Denise Mina and Lucy Jago (Friday 15 October), whose new novels tell the stories of transgressive women in history and the secrets and scandals of the royal courts. In Rizzio, Denise Mina retells the murder of David Rizzio, secretary to Mary, Queen of Scots, as she explores the lengths that men and women will go to in the search for love and power. Based on the true scandal that rocked the court of James I, Lucy Jago’s A Net for Small Fishes is an exhilarating dive into the pitch-dark waters of the Jacobean court.


Ed Balls, who will be talking about his new book Appetite. Part autobiography, part cookbook, Appetite takes us from his family kitchen to the inner workings of Westminster in a celebration of love, family, and really good food.


Lemn Sissay (Saturday 16 October) will discuss his memoir, My Name is Why with writer Kit de Waal. The event will explore Lemn’s powerful story of his quest for identity and belonging, having grown up in the care system, and celebrate the voice of the boy who grew up to become one of our most celebrated poets, the Chancellor of Manchester University and the recipient of an OBE in 2021. My Name is Why is the Durham Book Festival Big Read 2021 and 3000 copies of the book will be distributed throughout the county.


Val McDermid (Saturday 16 October), who will introduce her heart-pounding new novel, 1979, which begins the first new series from the author in almost 20 years. Set in Glasgow and following crime reporter Allie Burns, 1979 draws upon McDermid’s own experiences as a journalist, where she witnessed life in the newsroom at first-hand.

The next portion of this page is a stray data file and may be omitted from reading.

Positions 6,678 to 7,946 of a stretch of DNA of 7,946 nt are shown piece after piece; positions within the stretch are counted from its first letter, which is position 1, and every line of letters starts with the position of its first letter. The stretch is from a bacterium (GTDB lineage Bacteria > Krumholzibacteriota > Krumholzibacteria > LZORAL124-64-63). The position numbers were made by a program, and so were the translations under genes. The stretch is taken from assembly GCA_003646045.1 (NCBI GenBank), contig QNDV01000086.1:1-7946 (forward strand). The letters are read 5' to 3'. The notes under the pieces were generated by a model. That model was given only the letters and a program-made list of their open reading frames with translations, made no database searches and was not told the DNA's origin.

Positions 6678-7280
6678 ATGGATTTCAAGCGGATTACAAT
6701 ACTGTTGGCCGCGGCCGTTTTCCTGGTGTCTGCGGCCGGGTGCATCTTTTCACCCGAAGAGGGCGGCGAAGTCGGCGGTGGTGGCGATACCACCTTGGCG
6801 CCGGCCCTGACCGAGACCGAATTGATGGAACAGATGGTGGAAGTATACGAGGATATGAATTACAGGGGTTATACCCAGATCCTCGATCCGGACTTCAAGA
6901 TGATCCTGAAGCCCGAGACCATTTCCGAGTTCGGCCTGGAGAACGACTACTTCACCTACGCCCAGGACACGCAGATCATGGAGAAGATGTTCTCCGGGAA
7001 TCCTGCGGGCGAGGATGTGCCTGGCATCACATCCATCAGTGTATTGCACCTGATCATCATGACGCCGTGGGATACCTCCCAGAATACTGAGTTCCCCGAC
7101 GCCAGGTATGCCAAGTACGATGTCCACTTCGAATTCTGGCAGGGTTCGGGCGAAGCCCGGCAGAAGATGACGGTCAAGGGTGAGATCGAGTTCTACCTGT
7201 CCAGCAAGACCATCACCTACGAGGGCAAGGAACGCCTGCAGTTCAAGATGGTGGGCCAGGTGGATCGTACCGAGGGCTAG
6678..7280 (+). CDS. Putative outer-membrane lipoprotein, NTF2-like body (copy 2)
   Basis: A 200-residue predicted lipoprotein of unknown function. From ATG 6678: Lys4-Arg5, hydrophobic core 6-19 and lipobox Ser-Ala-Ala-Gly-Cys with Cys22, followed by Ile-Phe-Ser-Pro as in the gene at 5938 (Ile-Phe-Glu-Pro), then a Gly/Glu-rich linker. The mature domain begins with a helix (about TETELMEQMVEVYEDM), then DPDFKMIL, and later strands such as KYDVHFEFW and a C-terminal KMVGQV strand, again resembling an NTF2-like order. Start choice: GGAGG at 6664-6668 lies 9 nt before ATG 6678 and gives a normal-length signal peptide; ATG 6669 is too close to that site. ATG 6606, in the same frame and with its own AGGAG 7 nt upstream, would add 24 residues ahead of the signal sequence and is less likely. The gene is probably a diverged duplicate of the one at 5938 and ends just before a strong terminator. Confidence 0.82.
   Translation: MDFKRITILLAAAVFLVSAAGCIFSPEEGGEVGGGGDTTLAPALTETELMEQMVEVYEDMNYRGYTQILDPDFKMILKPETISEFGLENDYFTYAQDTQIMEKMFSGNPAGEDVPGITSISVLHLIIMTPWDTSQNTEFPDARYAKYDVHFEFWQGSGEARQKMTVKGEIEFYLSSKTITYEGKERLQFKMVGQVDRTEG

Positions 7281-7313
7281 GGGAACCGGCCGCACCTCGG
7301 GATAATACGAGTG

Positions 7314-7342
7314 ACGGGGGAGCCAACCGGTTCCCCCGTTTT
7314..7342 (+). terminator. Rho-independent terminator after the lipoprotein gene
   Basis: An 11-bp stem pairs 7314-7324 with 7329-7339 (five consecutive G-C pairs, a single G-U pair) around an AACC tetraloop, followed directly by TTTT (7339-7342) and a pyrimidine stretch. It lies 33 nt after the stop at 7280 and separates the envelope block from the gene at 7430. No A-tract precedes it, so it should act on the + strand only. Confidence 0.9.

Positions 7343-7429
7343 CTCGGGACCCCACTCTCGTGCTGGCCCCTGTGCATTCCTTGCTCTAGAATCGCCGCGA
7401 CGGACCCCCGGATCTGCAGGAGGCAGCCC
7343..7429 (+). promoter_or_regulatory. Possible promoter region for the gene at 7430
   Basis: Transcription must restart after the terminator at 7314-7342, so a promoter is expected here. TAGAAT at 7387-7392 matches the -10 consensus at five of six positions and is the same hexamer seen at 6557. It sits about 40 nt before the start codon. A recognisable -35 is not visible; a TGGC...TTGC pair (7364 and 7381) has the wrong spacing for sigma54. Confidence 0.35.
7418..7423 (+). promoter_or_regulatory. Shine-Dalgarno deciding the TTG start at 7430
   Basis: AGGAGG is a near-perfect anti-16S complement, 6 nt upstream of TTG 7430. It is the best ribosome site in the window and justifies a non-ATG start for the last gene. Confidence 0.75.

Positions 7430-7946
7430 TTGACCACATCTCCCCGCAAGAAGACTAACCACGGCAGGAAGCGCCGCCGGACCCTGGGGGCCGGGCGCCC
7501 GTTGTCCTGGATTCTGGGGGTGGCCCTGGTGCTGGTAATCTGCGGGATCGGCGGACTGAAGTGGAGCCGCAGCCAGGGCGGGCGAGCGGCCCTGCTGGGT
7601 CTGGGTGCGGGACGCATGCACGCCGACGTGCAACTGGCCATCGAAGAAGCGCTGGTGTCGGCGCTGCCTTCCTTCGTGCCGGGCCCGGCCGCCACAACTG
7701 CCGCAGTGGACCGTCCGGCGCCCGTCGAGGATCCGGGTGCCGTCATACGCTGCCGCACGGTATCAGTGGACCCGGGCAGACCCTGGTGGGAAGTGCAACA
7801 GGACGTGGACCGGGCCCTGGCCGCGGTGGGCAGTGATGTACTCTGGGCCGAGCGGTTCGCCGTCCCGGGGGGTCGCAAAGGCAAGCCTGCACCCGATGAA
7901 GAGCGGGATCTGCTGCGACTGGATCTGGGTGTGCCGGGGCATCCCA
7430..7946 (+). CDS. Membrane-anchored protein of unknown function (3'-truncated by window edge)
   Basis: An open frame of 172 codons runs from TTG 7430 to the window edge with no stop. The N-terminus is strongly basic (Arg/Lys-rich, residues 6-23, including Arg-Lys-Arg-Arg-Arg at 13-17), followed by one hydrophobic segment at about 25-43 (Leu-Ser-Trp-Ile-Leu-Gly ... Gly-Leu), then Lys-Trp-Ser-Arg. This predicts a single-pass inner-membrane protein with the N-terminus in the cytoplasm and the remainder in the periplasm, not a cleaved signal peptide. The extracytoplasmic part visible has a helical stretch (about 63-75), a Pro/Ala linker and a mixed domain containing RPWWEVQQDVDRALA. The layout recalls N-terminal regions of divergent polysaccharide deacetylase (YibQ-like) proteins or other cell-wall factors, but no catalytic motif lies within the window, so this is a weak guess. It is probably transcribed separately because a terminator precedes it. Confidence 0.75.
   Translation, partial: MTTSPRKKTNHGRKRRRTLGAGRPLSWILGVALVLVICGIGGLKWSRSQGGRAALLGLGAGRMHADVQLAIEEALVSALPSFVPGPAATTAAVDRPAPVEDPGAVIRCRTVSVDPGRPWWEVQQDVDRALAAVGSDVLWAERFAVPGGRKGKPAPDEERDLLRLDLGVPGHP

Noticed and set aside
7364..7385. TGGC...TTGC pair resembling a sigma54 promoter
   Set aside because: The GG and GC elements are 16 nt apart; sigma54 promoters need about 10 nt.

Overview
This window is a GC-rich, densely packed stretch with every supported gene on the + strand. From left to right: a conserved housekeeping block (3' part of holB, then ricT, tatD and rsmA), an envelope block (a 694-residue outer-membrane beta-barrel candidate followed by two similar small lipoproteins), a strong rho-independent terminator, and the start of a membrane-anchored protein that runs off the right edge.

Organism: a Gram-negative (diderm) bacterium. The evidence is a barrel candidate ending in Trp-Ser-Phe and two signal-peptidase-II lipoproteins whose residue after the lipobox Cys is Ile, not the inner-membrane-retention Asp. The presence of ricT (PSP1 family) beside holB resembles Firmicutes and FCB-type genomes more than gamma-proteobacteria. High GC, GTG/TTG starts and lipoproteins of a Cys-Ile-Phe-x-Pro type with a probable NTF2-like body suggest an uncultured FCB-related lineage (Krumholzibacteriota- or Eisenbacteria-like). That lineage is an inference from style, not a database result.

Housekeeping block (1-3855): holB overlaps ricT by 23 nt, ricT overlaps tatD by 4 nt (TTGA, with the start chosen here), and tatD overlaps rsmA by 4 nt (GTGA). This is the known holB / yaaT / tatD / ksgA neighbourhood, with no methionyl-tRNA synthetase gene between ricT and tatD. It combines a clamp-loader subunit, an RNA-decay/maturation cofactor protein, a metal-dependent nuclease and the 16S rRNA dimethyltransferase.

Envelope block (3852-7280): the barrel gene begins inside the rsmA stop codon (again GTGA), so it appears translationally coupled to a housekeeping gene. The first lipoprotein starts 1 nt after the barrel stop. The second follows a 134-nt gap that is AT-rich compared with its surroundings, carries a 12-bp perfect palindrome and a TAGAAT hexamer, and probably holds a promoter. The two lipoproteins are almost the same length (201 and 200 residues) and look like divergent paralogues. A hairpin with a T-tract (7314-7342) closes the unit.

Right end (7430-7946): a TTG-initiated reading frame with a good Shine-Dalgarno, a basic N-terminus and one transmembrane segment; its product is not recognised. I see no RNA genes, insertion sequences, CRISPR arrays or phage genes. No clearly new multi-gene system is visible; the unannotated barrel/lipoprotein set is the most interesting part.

Festival favourite author of the widely acclaimed memoir Hinterland, Chris Mullin, will also return to Durham to explore the rise of English nationalism.    



Throughout the festival, provocations will be brought to audiences in the form of short videos, which encourage us to engage, take note and share our ideas.

Academics from Durham University will each be given 10 minutes to persuade audiences of their big idea. From Simon L James’ proposition of an approach to nature conservation that is at once less human-centred and more humane, to Mariann Hardy on the rhetoric of women’s leadership books, these short films are sure to get audiences thinking and talking.


Another series of ten-minute talks by disabled artists at the forefront of thinking and writing has been curated by Vici Wreford-Sinnott. Dolly Sen, Cheryl Martin, Jamie Hale, Steph Robson and Sophie Woolley will each explore Disability and the Politics of Visibility, with a different piece released online between Monday 11 and Friday 15 October at 5pm each day.  

There will also be new commissions by Jodie Russian-Red, whose film Growing Home is inspired by community gardens in County Durham, and Louise Powell, whose Counter Culture is a celebration of working-class people, places and voices, featuring Paul Allen, Astra Bloom, Jenny Knight, Katy Massey, Julie Noble, Lynne Voyce and Shaun Wilson.


Unique guided walks, written and presented by Ruth Robson, offer new perspectives on Durham’s history and culture. Discover Durham City’s literary history; delve into its criminal past; or take a self-guided walk on Durham’s Heritage Coast, exploring issues of climate change through the written word.